In a nearly full Alice Tully Hall on Tuesday, Nick Denton, the man who oversaw the rise and fall of Gawker held forth on what went wrong and why digital news publications are in a tough predicament.
Denton held forth in a conversation with Fusion senior editor Felix Salmon at the closing panel at Transition, a two-day event put on by marketing platform Percolate.
Below are some choice excerpts from the conversation. In a few instances, these have been lightly edited.
On what went wrong for Gawker at the Hulk Hogan trial
“The jury liked him, and didn’t like a bunch of Fifth Avenue deviants. It was a popularity contest, and we lost, conclusively.”
On innovation in media
“There’s been a lot of innovation in the distribution of content, in making sure the right person sees the right content at the right time. If you look at the content creation level, there really hasn’t been that much innovation at all.”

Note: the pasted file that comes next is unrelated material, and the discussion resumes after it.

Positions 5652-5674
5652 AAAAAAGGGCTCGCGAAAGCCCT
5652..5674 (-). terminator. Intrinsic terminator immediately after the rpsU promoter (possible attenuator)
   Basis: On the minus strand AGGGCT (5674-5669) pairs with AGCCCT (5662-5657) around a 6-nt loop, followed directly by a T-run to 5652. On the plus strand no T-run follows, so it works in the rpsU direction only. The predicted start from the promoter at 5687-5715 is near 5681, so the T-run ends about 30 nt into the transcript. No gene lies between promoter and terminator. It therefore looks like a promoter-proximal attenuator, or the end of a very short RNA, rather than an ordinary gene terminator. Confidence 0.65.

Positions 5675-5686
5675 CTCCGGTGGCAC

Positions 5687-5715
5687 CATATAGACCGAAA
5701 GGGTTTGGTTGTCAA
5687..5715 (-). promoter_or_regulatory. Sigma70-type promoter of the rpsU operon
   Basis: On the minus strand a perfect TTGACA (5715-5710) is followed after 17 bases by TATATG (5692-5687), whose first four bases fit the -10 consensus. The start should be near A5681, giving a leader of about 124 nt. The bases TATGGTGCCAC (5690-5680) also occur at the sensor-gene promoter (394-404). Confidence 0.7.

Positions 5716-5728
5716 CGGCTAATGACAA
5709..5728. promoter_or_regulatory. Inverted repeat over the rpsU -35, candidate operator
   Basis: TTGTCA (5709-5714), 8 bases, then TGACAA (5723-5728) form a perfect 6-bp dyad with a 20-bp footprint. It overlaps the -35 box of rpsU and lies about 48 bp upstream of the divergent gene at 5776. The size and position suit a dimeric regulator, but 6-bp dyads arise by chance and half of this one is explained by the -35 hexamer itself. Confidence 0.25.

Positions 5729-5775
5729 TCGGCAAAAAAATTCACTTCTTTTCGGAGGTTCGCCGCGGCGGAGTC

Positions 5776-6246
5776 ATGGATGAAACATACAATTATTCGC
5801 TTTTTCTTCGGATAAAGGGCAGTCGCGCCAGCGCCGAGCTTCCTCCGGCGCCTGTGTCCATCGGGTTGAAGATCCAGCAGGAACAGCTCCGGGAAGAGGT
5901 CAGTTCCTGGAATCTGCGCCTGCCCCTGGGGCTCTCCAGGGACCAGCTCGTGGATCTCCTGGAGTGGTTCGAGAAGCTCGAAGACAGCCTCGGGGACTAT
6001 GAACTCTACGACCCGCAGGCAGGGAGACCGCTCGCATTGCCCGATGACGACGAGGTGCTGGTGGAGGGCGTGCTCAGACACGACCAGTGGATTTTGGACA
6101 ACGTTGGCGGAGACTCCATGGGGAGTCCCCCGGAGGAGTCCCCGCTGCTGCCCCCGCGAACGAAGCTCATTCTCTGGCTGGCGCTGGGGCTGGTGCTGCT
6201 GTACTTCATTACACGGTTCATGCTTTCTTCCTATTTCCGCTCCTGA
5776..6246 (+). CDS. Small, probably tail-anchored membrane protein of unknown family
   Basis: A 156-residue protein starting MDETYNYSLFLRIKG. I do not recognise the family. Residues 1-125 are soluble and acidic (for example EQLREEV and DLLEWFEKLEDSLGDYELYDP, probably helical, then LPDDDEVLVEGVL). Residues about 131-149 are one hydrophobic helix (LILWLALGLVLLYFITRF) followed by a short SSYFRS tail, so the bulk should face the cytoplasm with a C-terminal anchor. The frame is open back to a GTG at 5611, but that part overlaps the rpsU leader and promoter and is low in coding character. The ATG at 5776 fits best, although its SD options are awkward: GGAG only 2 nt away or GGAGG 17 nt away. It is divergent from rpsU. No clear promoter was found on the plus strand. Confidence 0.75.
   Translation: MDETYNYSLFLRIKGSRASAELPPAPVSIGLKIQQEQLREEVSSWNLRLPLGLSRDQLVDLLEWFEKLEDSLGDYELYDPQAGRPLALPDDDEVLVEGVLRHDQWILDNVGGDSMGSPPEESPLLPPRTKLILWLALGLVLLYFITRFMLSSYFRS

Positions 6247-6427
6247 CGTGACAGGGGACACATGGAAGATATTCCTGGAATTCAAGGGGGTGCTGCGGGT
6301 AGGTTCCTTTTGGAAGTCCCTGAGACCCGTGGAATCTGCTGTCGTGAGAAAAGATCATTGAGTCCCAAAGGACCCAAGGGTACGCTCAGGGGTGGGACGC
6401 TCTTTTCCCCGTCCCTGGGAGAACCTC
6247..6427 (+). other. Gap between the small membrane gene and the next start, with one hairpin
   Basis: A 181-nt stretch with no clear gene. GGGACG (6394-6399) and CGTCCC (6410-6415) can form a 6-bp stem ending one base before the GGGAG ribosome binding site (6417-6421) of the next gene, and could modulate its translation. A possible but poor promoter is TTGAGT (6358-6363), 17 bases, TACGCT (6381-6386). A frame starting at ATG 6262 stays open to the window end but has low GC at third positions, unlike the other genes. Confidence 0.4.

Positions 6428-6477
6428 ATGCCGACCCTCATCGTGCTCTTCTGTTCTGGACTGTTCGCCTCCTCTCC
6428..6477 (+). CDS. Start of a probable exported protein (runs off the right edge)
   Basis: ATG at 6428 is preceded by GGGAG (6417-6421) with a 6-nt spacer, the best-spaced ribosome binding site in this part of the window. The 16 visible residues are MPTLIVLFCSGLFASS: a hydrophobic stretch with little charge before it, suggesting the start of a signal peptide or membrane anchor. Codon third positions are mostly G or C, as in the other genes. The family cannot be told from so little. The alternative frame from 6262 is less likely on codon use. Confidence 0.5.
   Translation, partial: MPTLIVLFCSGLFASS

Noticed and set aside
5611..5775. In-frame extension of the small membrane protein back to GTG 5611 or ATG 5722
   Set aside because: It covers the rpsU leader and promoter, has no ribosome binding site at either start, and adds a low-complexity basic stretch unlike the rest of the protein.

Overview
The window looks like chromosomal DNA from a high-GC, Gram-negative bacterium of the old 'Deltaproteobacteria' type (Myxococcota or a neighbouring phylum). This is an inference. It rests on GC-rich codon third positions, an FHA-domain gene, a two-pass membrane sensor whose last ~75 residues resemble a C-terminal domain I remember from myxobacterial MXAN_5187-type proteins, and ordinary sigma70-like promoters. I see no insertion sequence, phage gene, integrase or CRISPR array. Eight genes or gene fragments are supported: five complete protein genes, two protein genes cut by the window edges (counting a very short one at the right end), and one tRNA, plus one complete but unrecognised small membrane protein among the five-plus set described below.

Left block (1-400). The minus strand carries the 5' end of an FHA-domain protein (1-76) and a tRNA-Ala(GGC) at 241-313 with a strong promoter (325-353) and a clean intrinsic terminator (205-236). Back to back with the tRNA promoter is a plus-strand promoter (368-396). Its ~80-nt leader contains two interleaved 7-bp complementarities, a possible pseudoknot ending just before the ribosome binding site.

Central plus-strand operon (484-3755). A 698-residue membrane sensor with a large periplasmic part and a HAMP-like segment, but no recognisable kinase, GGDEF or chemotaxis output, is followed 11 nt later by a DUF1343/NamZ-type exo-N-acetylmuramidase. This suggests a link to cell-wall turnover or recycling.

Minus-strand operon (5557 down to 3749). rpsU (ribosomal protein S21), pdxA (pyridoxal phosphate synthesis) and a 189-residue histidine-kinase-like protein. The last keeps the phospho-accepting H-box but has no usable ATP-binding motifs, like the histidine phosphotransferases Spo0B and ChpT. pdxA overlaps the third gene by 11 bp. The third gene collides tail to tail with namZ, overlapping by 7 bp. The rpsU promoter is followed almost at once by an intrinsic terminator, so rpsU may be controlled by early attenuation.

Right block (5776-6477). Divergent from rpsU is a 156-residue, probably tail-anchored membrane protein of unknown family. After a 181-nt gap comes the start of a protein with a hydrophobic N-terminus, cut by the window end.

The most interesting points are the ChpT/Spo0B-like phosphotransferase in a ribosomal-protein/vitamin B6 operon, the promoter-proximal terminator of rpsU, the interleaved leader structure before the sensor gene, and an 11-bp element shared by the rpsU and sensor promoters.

On the rise of autoplay video
“We have yet to see if it actually makes money for anybody. And we’ve yet to see if the user experience is significantly improved over simply scrolling text.”
On the value independent digital media companies place in news
“The news is being carried by the entertainment. As long as things are good, the news will be fine. [But] news will be one of the first places to feel the cuts.”
On how the internet is perceived
“I love Twitter. You have very important conversations, it’s forced social change, political change. I’m not a Twitter basher, but the trolls on Twitter have given the rest of the internet a bad name. The writing is more defensive. People are expecting that toxic reaction. What would have been seen as standard journalistic criticism can now quite easily be dubbed bullying. The attitudes have changed.”
On Denton’s future
“A lot of lawsuits. I’ve been trying to find a better phrase than professional litigant to describe my upcoming year.”
On the Internet being terrible
“How much worse could it get?”
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